Sunday, June 2, 2013

The Nuthatches and the Log Bird House




The log house....minus it's original "green roof" of sedum and grass that a
gang of young squirrels came along and tore the crap out of for reasons that 
I cannot say....It still has a wood roof and the nuthatches don't seem to mind.


We have several birdhouses in our backyard.  Most of which I've made from old cedar fencing. Also, most of which are designed to the specifications for chickadees and wrens.

I made this log bird house about three years ago.  A 6" in diameter piece of maple, originally destined to be firewood, I noticed it in the stack of wood.  It's pithy, crumbling center sparked the idea of hollowing it out to make a birdhouse.  So I did.


The log house sit's on top of the split cedar fence in the "native plant garden".


Fast forward, three Springs later, the log birdhouse is now home to a pair of Red Breasted Nuthatches.  These energetic little birds showed up at the feeder for the first time just this past Winter. Their soft, almost guinea pig-like twittering is a unique trait as is there low profile and hopping around, often upside down on tree branches.  The nuthatches, along with a few Downy Woodpeckers and Bewick Wrens are relative newcomers to our yard.  I don't know for sure why, but there has definitely been an increase in the variety of wild birds in this neighborhood since I first moved here in the mid-ninties.

Red Breasted Nuthatches are an interesting little bird.  Not knowing much about them prior to looking them up on the web, I was delighted to find that it is in fact quite uncommon for them to take up nesting in a bird house.  Thus, I suppose, they thought that the log house was a suitable hollow stump.


"mom" or "dad" Nuthatch (both male and female heads have same markings), peering out at me.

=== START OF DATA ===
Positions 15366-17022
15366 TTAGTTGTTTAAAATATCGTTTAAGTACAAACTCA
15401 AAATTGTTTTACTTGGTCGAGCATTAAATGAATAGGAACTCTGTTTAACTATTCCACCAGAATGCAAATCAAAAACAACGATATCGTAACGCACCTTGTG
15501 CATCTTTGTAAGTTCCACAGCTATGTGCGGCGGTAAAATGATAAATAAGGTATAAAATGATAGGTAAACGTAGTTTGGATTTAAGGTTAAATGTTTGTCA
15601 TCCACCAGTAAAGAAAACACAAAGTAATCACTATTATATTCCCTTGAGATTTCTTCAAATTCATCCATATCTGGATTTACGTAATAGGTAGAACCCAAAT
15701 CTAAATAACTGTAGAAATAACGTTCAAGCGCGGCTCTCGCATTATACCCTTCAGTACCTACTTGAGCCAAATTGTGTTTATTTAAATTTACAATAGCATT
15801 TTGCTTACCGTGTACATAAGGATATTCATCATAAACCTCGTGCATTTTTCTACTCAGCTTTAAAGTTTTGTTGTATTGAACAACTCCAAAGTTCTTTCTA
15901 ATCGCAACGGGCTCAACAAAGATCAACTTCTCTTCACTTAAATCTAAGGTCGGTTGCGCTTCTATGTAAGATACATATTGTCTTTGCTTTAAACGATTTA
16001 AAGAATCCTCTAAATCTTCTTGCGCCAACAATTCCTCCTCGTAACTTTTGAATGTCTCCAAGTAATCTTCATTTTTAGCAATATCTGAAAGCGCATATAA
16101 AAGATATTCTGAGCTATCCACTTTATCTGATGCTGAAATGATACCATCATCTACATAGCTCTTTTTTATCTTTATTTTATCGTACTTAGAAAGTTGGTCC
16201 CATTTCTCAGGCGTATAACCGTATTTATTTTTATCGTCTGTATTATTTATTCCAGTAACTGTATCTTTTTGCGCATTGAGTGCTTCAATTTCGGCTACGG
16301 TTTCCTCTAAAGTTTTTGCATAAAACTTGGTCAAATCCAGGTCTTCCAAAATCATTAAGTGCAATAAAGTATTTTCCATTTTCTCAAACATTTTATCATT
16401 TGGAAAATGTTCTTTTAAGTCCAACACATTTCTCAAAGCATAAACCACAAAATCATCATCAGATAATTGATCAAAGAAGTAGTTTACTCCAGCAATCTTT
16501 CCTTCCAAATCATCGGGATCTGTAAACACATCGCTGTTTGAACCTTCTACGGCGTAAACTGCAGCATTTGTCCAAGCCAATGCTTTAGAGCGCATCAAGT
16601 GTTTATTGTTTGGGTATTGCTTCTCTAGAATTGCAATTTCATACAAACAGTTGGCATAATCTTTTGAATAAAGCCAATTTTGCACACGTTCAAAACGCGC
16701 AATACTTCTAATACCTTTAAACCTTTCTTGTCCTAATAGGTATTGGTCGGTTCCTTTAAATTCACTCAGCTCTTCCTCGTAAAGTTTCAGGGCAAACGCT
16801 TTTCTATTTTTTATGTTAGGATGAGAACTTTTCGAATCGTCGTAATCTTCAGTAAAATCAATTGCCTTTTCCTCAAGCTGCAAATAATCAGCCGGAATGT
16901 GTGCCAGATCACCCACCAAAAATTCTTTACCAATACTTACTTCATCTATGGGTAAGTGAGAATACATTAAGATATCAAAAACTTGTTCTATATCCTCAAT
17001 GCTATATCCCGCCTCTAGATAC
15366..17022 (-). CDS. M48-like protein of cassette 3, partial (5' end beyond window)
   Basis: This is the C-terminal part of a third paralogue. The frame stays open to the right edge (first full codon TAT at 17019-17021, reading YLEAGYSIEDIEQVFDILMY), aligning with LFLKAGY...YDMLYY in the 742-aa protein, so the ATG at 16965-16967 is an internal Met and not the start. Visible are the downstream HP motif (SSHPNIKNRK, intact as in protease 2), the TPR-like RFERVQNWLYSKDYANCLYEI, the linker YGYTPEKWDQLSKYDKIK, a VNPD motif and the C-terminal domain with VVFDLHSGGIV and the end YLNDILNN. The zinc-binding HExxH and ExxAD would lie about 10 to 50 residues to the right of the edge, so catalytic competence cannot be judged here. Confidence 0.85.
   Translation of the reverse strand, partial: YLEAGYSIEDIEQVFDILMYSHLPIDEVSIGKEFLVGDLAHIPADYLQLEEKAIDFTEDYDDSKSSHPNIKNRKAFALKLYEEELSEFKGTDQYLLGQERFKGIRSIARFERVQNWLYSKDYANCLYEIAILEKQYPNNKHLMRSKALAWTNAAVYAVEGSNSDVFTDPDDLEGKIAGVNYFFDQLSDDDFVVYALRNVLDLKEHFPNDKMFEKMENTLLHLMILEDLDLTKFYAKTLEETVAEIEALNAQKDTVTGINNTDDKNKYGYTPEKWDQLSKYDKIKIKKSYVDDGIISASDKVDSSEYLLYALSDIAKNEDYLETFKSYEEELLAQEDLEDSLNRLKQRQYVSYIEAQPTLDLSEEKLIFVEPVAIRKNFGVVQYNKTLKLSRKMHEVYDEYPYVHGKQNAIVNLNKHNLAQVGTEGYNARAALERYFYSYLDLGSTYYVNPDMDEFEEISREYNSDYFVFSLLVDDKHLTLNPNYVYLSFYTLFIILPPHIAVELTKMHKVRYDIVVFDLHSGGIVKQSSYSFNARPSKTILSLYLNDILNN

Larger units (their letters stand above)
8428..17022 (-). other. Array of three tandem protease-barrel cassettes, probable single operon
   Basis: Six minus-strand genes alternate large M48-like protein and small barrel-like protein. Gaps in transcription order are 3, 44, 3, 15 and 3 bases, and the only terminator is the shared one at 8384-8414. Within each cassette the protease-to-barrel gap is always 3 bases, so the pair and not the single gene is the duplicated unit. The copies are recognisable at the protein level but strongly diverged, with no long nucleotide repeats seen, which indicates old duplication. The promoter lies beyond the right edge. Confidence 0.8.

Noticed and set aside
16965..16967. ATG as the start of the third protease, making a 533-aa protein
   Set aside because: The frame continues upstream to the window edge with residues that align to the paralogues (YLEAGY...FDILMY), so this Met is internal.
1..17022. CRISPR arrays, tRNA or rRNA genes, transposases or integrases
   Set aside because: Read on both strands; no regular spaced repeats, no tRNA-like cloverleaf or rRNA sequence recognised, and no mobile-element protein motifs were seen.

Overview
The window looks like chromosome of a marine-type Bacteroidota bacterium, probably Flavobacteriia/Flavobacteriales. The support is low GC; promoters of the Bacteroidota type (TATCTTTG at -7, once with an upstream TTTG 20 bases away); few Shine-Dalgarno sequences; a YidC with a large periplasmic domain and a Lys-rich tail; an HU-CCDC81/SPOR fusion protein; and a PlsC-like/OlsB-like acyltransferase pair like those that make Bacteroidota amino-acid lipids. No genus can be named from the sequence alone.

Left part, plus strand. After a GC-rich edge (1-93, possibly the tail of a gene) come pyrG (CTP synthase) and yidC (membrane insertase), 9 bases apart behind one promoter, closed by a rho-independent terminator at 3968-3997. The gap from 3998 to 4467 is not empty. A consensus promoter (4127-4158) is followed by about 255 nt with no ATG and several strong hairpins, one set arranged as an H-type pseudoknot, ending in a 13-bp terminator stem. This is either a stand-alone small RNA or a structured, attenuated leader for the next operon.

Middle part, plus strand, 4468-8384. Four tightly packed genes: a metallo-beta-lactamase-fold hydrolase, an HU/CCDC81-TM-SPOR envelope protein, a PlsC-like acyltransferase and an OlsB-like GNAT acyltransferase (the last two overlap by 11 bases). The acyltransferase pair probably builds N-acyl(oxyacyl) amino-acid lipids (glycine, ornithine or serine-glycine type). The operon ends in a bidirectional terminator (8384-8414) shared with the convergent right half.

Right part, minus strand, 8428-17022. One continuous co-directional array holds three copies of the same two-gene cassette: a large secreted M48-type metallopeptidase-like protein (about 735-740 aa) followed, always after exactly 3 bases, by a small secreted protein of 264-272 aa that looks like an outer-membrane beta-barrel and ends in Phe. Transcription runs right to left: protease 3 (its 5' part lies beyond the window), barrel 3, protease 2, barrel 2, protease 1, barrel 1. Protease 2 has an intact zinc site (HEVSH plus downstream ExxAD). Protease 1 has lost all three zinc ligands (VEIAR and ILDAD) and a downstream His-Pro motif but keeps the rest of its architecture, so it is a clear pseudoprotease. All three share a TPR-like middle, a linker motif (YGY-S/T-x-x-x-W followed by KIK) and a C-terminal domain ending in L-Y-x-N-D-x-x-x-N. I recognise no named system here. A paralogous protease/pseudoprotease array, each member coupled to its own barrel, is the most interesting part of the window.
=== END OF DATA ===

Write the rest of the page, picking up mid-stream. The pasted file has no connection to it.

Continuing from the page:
Additionally, nuthatches have the unusual habit of surrounding the entrance hole with tree pitch.  It is thought that this is a deterrent to predators.  This habit of making a "sticky threshold" leads them to another unusual habit.  Instead of landing outside the entrance hole and then going inside as is the habirt of many hole dwellers, they actually "dive bomb" into the hole from a branch a few feet away in order to avoid the sticky pitch.  Below is a picture of the male making his dive entry and also a little movie clip of them in action....

"Dad"  (he has the namesake red breast) makes his dive bomb entry into the house.
Notice the pitch around the entry hole.






video




It's been about 10 days now since I think the chicks first hatched out.  I can hear their soft twittering when the parents arrive with bugs to feed them.  I'm not sure when they will fledge, but I hope I get a glimpse of the babies.  Perhaps also, they will come back next year?!


I just wanted to end this post with a few tips for anyone who has found themselves here looking for birdhouse specs--with the added caveat that I pretty much only make functional bird houses that will actually attract birds and give them a safe home to raise their young.  I don't, for example, make houses that look like this.  I make them without paint.  No perch (offers easier access to larger predatory birds). When making the entry hole, if you use a borer then the edges should be filed down so that there aren't right angles (think of how it would look if a woodpecker made it).  For Chickadees, wrens and nuthatches, the entry hole shouldn't be no more than 1 1/8" in diameter so that it well keep out slightly larger and very pervasive English Sparrows.  The floor space is usually about 5"x 5" and should sit about 8"-10" below the entry hole (again, this is another measure to take to reduce the risk of predators getting at the eggs or young).  Don't use metal on the roof (too hot) or place in direct, full sun, or hang it with the entry facing the direction that gets the most rain and wind.  Hang the house 7'-10' up in a tree in such a way that there's no easy access (rooflines, large parallel branches, etc.) to climbing predators such as cats or raccoons......BTW, I want to give credit to the "bird house man" I met several years ago on Sauvie Island.  He taught me most all of the above and I sadly do not know his name.


Here are a few final pics of the actual construction of the log house. Note my ever-present "helper" who nearly always shows up when I pull out tools.





Hammer.  Chisel.  I also burnt out some of the core with coals from the fireplace.

Going for the hammer......



"peekaboo"
Finished hollowed out log.


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